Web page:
Dogue de Bordeaux Club of Australia

Purchasing a Puppy

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Breed drift – It sounds like something that you, as a puppy buyer, doesn’t need to think about. But, this is an important thing to consider when you are deciding which breeder you want to purchase a puppy from. This is not a time to be searching for a bargain or trying to get more bang for your buck. It’s not about what is available at this moment or how long you might have to wait to get what you want. Remember if something is cheaper, there is usually a reason why and what you want is often worth waiting for....

Breed drift is what happens when people start putting two dogs of the same breed together and breed them without regard to how they may or may not meet breed standard. 

This usually happens when what are commonly called "backyard breeders" get into breeding for the purpose of providing pet puppies as a side business. While these breeders are often good people with a genuine love for their dogs, they may even be registered with an applicable organisation. They are not educated breeders.

Consider this comparison; In manufacturing there is something called "manufacturing tolerances". A product is manufactured to meet a product specification. The product specification may say something like, "This item is a 2", sky blue block," and it may allow the colour to vary by .05% and the size to vary by .025%. The variations are known as tolerances.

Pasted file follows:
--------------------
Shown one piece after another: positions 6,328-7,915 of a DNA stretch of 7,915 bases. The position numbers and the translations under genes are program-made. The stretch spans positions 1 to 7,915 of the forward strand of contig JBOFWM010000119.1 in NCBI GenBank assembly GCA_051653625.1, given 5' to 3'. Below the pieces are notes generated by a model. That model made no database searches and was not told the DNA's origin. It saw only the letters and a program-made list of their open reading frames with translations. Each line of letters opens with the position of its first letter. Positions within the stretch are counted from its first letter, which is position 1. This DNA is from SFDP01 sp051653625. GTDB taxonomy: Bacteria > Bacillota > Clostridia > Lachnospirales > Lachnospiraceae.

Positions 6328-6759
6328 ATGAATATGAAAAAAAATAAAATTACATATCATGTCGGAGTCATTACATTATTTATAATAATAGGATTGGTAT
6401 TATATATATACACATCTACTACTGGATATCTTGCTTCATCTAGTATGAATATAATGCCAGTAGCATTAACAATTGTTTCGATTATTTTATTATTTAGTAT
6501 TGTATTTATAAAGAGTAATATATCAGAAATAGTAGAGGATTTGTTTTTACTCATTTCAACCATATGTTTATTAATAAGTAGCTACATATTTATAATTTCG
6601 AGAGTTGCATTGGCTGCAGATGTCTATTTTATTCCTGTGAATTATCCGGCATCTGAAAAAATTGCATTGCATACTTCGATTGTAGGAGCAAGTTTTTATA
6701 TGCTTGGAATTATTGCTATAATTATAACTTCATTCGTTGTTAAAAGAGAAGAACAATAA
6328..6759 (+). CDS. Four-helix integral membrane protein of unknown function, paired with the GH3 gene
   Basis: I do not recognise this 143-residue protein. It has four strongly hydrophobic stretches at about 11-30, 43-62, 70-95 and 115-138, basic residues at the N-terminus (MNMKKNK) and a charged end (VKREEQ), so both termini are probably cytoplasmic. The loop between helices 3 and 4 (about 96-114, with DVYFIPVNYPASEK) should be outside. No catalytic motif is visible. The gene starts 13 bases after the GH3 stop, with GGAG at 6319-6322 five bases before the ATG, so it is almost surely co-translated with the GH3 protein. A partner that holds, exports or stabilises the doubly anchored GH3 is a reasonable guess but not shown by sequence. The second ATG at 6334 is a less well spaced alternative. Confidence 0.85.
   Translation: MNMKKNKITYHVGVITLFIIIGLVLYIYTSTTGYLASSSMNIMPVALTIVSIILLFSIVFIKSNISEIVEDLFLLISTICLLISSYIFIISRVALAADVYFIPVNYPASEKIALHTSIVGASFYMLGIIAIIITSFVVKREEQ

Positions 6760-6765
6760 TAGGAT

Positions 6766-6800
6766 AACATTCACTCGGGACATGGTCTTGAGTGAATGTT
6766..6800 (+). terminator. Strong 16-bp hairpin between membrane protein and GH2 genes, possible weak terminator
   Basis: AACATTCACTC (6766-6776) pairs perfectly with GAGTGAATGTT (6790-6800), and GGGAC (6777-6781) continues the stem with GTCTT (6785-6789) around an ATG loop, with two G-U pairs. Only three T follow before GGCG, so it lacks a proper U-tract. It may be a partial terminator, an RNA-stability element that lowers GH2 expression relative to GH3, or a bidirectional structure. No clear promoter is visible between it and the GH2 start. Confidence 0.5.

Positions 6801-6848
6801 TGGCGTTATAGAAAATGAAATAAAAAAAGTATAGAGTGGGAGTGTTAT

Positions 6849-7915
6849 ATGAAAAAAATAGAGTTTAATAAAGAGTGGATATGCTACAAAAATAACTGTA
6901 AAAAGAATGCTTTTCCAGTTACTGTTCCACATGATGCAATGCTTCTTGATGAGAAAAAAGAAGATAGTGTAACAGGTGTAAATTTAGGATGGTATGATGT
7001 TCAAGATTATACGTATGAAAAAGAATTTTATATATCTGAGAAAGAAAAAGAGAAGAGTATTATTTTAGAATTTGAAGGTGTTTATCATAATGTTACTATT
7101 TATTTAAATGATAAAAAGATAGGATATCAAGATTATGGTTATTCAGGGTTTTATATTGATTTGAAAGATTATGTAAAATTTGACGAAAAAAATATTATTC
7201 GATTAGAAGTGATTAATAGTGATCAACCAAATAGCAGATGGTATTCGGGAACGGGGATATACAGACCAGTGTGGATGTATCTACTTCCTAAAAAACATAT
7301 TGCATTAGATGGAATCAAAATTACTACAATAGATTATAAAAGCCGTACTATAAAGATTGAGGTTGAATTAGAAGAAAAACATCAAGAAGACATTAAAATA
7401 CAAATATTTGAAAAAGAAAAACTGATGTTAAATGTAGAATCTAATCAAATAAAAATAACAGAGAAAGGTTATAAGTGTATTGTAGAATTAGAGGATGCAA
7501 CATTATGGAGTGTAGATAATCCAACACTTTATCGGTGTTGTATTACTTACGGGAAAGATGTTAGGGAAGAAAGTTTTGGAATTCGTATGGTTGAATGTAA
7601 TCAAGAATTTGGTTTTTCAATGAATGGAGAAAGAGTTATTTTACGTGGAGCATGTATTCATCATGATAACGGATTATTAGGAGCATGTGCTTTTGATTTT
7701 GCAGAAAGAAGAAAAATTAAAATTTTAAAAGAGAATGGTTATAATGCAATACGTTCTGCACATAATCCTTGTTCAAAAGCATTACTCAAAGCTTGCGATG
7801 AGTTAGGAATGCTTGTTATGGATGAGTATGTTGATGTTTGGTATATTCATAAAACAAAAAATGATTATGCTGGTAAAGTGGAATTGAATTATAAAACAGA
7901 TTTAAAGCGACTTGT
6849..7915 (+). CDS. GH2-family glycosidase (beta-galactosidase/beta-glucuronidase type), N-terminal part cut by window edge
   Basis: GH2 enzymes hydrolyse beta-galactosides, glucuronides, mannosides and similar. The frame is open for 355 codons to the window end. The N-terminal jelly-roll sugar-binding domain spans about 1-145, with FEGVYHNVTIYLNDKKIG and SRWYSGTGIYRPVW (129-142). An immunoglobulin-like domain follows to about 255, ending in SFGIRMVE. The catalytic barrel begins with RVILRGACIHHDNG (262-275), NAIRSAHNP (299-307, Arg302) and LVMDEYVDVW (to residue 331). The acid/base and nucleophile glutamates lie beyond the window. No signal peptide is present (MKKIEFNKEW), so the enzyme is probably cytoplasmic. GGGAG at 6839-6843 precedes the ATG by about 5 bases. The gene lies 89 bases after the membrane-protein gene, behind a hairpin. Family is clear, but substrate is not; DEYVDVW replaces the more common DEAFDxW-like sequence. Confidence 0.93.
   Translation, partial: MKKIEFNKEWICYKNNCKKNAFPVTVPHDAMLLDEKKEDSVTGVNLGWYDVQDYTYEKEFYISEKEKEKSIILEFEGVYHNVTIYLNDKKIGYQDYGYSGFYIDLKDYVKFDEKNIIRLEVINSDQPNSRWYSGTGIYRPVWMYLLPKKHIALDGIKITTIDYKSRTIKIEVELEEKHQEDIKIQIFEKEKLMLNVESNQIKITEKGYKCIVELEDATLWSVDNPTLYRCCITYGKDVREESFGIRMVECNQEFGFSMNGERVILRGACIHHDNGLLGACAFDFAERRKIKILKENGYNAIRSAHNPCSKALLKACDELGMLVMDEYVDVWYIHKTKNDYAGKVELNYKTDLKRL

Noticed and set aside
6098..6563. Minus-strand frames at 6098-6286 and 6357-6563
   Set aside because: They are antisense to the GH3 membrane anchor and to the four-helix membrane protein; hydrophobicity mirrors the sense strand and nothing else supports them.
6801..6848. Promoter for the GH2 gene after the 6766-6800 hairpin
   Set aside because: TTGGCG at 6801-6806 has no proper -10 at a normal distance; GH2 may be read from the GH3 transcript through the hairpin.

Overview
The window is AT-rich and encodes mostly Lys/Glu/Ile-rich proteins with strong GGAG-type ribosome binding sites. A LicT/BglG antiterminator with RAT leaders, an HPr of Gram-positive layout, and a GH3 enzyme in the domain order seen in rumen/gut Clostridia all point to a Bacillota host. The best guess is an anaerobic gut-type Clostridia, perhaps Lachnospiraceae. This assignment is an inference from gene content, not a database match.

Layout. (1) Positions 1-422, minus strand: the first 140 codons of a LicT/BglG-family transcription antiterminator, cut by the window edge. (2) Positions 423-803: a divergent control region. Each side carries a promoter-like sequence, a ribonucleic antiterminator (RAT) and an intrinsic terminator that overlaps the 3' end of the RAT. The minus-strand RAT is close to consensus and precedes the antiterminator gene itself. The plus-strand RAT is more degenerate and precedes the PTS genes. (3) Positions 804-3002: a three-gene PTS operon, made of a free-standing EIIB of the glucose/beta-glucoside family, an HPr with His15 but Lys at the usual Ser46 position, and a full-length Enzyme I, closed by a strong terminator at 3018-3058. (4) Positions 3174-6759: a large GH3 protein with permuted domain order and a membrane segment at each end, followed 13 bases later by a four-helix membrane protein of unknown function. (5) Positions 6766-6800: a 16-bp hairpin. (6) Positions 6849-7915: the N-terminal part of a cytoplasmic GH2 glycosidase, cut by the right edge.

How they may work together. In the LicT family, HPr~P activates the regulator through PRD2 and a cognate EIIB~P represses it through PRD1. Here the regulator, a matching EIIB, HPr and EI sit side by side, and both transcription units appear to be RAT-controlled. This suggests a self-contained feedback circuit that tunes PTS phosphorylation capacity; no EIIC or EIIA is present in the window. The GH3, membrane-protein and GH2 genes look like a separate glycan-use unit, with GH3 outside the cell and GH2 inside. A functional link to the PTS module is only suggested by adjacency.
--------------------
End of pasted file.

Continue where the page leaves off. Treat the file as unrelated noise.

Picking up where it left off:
At the end of the manufacturing run, every item is measured against the specification to see if it falls within tolerances. If it does, the item is approved for sale. If it doesn't, it is thrown into the bin and discarded or sold as a "second".

Breeding works the same way. Educated breeders compare each puppy against the breed standard (specification). If the puppy falls within the breeder's tolerance for variation, it is classed as a show or performance potential puppy. If the puppy falls outside the tolerances, it is classed as a pet puppy. That puppy may be approved for certain performance events based on whatever the conformation faults are. But, pet puppies are "binned" from the gene pool. While show puppies are approved for the gene pool. These pet puppies still make wonderful pets; the conformation fault will likely require an educated eye, be unnoticeable or not even be visible. It is simply not sought after for the gene pool.

After the puppy approved for the gene pool begins to mature, the puppy is presented before several judges who act as secondary quality control. If the puppy or dog falls within the judge's own tolerances, it may be awarded points that count towards its championship. If the dog or puppy is outside of the judge's tolerances (or if another dog entered that day comes closer to the exact standard/specification) the dog is not awarded points on that day. 

Champions have been approved by several judges as falling within the breed specification. After that, and relevant breed health testing, they are then approved for breeding. This is the purpose behind dog shows. Ensuring that the dog intended for breeding adheres to the breed standard and is fit for the function which the breed was originally bred for.